As for the wind turbines … hell, that’s how we separate the stupid birds from the smart ones.

  16. Cigar Smoker says:

    Nuclear energy is still the safest practical way to produce energy. Not 1 person in the US has died in the civilian production of Nuclear Energy. The problems that happened in Japan couldn’t happen here, the standards the NRC uses are heads and tails above our Japanese friends. The Ft. Calhoun power plant is built to withstand a 6.0 earthquake, far more powerful than what we could get in this area (Eastern Nebraska). Nuke plants produce electricty that is cleaner, cheaper, safer and more secure than coal, oil and natural gas. Wind turbines are unreliable, solar is terribly inefficient and unreliable.
    If they can make the pipe safe and secure, then go for it. But lets make them go above and beyond the minimum safety standards, afterall, can you really trust a Canadian???

  17. Don Kuhns says:

    But Brian, if Canada refines that oil, we won’t get to keep it for ourselves. Once this deal goes through, all of our patriotic American oil companies are just going to say “To heck with OPEC”. That’s the plan, right?

  18. Out West says:

    It looks like Senator Fischer’s LB84 might just sail right by a veto by the Gov. Bruning better watch his back. Fischer can still get in the race if she wants to.

    The last thing we need is to send a self serving lawyer, like Jon Bruning, to Washington to replace another self serving lawyer, like Ben Nelson.

  19. RWP says:

    “By my tally coal is too dirty, oil is similarly too dirty, nuclear isn’t safe, natural gas puts hydrocarbon into the water supply, wind turbines kill thousands of bird annually (endangered and otherwise).”

    I feel a poem coming on. In this case, a poem by Dorothy Parker…

    Razors pain you;
    Rivers are damp;
    Acids stain you;
    And drugs cause cramp.
    Guns aren’t lawful;
    Nooses give;
    Gas smells awful;
    You might as well live.

  20. RWP says:


    They should have drunk the water. The levels of Cr(VI) in Hinkley water were minuscule, and it’s doubtful Cr(VI) is toxic by ingestion anyway. It’s highly reactive, and decomposes in the gut.

    Just another lawyer-driven $400 million enviro-scam.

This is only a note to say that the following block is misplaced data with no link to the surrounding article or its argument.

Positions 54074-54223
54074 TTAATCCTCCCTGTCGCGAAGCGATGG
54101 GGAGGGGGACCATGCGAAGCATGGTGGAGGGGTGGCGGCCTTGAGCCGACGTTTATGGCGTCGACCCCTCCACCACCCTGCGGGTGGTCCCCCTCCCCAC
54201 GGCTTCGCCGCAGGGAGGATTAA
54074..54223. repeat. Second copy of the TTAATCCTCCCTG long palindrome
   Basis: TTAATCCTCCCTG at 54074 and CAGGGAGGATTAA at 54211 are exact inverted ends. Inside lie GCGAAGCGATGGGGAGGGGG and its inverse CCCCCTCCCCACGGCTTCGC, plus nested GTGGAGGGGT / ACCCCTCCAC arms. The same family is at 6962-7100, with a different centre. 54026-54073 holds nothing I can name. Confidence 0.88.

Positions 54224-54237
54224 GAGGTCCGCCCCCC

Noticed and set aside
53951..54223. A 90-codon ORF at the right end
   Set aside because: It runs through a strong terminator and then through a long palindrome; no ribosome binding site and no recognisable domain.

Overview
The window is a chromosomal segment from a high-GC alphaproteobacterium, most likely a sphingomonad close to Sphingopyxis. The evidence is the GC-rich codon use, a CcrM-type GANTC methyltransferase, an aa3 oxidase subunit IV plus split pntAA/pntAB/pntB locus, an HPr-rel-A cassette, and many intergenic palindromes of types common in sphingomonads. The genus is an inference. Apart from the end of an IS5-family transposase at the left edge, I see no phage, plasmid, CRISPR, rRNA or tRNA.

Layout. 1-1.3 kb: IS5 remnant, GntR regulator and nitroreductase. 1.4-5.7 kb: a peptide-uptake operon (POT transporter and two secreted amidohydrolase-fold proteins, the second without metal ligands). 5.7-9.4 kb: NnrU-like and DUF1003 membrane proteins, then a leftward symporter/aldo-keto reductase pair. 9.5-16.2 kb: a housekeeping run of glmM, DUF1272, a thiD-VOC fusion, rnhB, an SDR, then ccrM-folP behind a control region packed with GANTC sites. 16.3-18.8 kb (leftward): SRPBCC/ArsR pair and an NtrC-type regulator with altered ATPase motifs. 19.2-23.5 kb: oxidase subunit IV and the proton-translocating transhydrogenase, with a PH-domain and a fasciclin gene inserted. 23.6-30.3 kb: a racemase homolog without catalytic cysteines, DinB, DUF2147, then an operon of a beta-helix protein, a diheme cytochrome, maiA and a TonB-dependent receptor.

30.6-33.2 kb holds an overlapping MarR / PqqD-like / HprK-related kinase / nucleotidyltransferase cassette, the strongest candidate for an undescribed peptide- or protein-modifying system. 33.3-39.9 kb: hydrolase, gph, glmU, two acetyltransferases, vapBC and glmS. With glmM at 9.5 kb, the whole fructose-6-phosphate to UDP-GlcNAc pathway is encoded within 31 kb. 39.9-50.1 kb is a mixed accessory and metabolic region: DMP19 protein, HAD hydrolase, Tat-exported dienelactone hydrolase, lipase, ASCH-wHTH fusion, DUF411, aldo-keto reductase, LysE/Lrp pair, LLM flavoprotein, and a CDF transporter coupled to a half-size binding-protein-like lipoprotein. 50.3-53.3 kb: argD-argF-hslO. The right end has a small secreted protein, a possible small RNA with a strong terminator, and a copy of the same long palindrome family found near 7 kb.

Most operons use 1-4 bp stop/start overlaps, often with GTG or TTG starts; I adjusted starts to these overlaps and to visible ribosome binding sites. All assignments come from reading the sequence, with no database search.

21. Lizzie says:

    Dear Sweeps.

    I heart you so much.

    Thank you for the pipeline update.

    Thank you also for continuing to find new ways to poke fun at Janie Pants.

  22. WTF says:

    “Harness the energy of hot air and our problems are over.”

    Follow Jane around and you can fill your quota of hot air and lower the fertilizer prices that AG Man was talking about all at the same time.

  23. Greg says:


    Not bad ideas at all. What really gets me going is the natural gas debate. I have already ordered my compressed natural gas vehicle, not because I think green house gases have caused global warming, but because I don’t want to be beholden to oil producing nations who hate the US. I also like paying $1.27/gallon instead of $4 or $5. Natural gas is a great alternative fuel source because it doesn’t emit any greenhouse gases and its cheap. It just seems like when people want to stop energy innovation they do it under the guise or “environmental” concerns, but in reality they want to stop all fossil fuels and have no viable alternative in place.

  24. Brian T. Osborn says:

    When I was a lad there were a few people here in my town that had vehicles that ran on natural gas. I think that perhaps even the gas company in town had their fleet converted. The problem was that several of these cars and trucks caught fire. Add to that the danger of having the regulator knocked off in an accident and having the gas canister becoming a missile (the same danger one faces when carrying a full scuba tank around in your car) and it becomes a bit problematic. Perhaps the technology has advanced since then, I really haven’t kept up on that one.

    Natural gas does produce greenhouse gases, just fewer of them. Hydrogen, on the other hand, only produces water when combusted. Producing hydrogen, if done with a non fossil fuel burning energy source could be good, yet expensive. I’ve read that ammonia can be used as a fuel source, but natural gas is used in its production. In fact, ammonia production from wind turbines during the off-peak hours, and subsequent use in generators during peak hours, is one of the solutions being considered for making wind generation more viable.